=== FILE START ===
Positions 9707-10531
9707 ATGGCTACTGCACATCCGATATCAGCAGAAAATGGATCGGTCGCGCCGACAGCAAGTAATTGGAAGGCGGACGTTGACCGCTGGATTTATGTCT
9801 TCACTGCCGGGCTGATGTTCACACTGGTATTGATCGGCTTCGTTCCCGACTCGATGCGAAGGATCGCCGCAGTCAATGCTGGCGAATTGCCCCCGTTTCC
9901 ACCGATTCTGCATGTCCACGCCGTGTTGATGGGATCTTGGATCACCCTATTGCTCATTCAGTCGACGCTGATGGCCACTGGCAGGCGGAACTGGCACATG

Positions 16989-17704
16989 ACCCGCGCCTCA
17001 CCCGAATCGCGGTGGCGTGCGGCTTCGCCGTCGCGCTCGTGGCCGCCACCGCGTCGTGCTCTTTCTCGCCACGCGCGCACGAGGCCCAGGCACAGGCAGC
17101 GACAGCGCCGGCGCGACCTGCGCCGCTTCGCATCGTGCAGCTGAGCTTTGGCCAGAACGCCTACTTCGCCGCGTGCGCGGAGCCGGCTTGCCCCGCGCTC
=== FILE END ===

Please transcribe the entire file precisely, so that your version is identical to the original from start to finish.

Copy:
Positions 9707-10531
9707 ATGGCTACTGCACATCCGATATCAGCAGAAAATGGATCGGTCGCGCCGACAGCAAGTAATTGGAAGGCGGACGTTGACCGCTGGATTTATGTCT
9801 TCACTGCCGGGCTGATGTTCACACTGGTATTGATCGGCTTCGTTCCCGACTCGATGCGAAGGATCGCCGCAGTCAATGCTGGCGAATTGCCCCCGTTTCC
9901 ACCGATTCTGCATGTCCACGCCGTGTTGATGGGATCTTGGATCACCCTATTGCTCATTCAGTCGACGCTGATGGCCACTGGCAGGCGGAACTGGCACATG

Positions 16989-17704
16989 ACCCGCGCCTCA
17001 CCCGAATCGCGGTGGCGTGCGGCTTCGCCGTCGCGCTCGTGGCCGCCACCGCGTCGTGCTCTTTCTCGCCACGCGCGCACGAGGCCCAGGCACAGGCAGC
17101 GACAGCGCCGGCGCGACCTGCGCCGCTTCGCATCGTGCAGCTGAGCTTTGGCCAGAACGCCTACTTCGCCGCGTGCGCGGAGCCGGCTTGCCCCGCGCTC